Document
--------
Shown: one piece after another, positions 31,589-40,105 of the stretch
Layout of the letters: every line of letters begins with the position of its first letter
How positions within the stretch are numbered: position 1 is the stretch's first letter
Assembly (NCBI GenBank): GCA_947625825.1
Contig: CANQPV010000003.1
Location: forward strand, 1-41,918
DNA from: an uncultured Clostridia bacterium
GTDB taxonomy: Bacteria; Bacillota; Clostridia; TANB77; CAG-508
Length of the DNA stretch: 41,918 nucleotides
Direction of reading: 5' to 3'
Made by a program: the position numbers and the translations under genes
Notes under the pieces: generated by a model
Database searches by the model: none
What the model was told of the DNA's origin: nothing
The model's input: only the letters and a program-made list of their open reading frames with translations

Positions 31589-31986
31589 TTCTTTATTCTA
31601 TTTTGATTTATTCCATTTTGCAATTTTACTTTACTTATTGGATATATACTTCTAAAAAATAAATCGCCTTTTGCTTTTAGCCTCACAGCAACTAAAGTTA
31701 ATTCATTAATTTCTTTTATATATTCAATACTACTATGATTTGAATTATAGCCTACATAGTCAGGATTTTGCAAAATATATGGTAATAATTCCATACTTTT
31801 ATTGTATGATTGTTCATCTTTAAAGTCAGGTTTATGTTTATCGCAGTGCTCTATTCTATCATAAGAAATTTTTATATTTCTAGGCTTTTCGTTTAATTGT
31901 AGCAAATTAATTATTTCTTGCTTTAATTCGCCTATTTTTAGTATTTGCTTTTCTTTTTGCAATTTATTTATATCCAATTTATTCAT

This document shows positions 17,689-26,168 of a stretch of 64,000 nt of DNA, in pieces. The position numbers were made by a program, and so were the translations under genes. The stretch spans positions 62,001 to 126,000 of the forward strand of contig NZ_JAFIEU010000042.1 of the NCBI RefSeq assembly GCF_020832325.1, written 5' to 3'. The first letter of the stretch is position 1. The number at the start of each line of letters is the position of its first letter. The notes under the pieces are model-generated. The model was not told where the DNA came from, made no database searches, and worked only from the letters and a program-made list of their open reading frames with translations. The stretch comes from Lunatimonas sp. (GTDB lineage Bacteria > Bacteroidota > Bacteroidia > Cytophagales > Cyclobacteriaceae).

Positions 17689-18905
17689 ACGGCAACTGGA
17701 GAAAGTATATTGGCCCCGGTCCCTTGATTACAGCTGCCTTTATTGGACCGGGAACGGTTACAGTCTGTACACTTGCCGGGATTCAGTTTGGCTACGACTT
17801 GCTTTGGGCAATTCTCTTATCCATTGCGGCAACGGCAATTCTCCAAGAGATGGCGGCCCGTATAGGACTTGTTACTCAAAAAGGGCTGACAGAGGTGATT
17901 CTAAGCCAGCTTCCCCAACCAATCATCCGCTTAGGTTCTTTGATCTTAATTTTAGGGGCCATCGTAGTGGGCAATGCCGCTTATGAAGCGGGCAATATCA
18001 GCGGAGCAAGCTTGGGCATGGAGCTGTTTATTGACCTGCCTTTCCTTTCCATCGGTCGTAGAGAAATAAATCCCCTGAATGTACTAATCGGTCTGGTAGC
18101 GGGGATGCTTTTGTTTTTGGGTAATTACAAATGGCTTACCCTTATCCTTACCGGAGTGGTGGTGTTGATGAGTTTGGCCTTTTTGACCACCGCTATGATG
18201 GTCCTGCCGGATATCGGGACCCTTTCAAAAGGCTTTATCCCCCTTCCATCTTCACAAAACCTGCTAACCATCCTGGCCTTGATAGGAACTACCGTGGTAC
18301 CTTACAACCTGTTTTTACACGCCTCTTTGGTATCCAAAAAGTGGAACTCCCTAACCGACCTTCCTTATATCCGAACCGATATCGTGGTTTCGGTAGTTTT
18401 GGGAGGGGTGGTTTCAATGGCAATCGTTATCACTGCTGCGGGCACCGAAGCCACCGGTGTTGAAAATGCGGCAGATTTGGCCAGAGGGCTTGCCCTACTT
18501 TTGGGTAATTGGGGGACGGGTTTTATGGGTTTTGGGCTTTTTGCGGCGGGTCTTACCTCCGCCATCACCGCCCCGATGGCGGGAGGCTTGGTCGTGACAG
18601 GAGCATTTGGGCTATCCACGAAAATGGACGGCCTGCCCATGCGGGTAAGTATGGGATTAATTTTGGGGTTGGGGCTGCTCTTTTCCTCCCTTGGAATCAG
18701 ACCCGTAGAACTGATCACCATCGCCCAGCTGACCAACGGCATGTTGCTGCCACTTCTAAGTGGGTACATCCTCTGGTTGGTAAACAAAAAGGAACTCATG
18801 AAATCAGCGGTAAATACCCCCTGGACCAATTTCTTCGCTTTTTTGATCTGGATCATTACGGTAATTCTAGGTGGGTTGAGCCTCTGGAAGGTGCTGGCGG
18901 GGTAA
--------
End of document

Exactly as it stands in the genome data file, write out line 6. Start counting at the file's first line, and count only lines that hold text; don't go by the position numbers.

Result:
Location: forward strand, 1-41,918